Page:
United Arab Airlines Flight 869 (1963)
A de Havilland DH.106 Comet of United Arab Airlines, similar to the crashed aircraft
|Date||28 July 1963|
|Summary||Loss of control in turbulent weather|
|Site||In the sea 10 km (6.2 mi) from Bombay Airport, India|
|Aircraft type||de Havilland Comet 4C|
|Operator||United Arab Airlines|
|Flight origin||Tokyo International Airport, Tokyo, Japan|
|1st stopover||Kai Tak Airport, Hong Kong|
|2nd stopover||Don Mueang International Airport, Bangkok, Thailand|
|3rd stopover||Bombay – Santa Cruz Airport, Bombay, India|
|Last stopover||Bahrain International Airport, Manama, Bahrain|
|Destination||Cairo International Airport, Cairo, Egypt|
United Arab Airlines Flight 869 was an international scheduled passenger de Havilland Comet 4C flight from Tokyo, Japan to Cairo via Hong Kong, Bangkok, Bombay and Bahrain. On 28 July 1963 it was being operated by a de Havilland Comet registered as SU-ALD, when on approach to Bombay – Santa Cruz Airport at night it crashed into the sea with the loss of all 63 on board. Among the 55 passengers were a party of 24 Boy Scouts from the Philippines on their way to the 11th World Scout Jamboree in Greece.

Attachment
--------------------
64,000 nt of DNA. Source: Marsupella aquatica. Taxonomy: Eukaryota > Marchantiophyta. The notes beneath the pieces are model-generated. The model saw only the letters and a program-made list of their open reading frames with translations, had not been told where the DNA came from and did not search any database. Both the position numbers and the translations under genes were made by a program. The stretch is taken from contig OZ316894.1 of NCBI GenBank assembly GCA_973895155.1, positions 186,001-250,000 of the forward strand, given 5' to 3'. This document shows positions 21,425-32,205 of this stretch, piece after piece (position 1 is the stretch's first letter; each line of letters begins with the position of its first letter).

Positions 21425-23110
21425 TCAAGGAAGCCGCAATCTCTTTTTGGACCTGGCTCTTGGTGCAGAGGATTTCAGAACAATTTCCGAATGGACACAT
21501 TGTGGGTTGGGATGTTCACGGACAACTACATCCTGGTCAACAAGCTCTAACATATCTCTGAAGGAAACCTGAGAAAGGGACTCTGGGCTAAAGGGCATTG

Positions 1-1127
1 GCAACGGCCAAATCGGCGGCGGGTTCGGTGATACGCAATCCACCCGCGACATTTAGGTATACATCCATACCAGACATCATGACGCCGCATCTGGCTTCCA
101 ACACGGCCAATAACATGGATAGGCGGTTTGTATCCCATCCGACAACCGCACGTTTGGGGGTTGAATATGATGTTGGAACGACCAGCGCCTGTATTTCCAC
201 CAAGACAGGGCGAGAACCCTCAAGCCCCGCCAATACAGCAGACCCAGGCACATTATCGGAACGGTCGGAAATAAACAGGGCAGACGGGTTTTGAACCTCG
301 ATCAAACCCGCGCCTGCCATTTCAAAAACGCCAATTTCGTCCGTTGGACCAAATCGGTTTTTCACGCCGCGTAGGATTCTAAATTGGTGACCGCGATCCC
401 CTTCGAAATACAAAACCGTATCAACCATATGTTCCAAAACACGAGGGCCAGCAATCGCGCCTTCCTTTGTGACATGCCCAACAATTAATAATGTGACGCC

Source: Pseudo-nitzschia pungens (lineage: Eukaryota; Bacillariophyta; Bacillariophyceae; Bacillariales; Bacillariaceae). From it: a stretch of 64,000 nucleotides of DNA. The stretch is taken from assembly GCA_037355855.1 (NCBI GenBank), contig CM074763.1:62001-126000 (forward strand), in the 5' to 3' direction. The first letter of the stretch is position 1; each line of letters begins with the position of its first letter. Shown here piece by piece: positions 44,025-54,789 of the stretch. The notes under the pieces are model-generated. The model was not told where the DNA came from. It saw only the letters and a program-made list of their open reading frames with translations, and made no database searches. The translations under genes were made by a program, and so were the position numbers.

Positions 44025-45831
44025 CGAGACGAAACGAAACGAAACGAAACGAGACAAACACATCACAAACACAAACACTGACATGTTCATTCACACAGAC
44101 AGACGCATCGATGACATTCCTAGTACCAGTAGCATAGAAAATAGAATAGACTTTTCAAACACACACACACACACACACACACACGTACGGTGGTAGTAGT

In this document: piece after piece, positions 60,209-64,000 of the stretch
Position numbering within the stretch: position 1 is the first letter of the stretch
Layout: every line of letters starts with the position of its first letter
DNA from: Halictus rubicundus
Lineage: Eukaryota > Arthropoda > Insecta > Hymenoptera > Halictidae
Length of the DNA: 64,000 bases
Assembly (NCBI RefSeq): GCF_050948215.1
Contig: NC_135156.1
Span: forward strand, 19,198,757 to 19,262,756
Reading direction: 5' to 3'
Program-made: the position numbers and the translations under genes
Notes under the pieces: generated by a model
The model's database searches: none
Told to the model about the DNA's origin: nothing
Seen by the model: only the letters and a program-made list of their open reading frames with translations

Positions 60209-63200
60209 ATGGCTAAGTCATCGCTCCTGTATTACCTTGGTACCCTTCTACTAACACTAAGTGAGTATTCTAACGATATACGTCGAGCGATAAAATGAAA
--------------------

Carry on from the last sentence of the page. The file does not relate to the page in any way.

At 1:46 a.m. in Mumbai on 28 July 1963 (20:16 GMT on 27 July), the Comet crew reported being overhead the Santa Cruz VOR beacon at 7000 feet and were cleared to descend to 4000 feet. The crew requested an Instrument Landing System approach to Runway 09 and that they would follow the back beam procedure. The controller advised them the procedure was not available and they should carry out an approach using the VOR beacon. The crew agreed to use the procedure and reported leaving 7000 feet in the descent on the 272-degree radial from the VOR. The controller advised them that they might encounter heavy turbulence if they went more than six or seven miles west of the airport. The crew requested a left-hand procedure rather than the more normal right-hand one because of the weather. Permission was granted and the aircraft, already in severe turbulence, entered a left-hand turn and then crashed into the sea at 1:50 a.m., nine nautical miles from Madh Island.
Because no wreckage was salvaged and the crew did not report any problems, it was concluded that the aircraft was probably lost due to loss of control while turning in severe turbulence and heavy rain.
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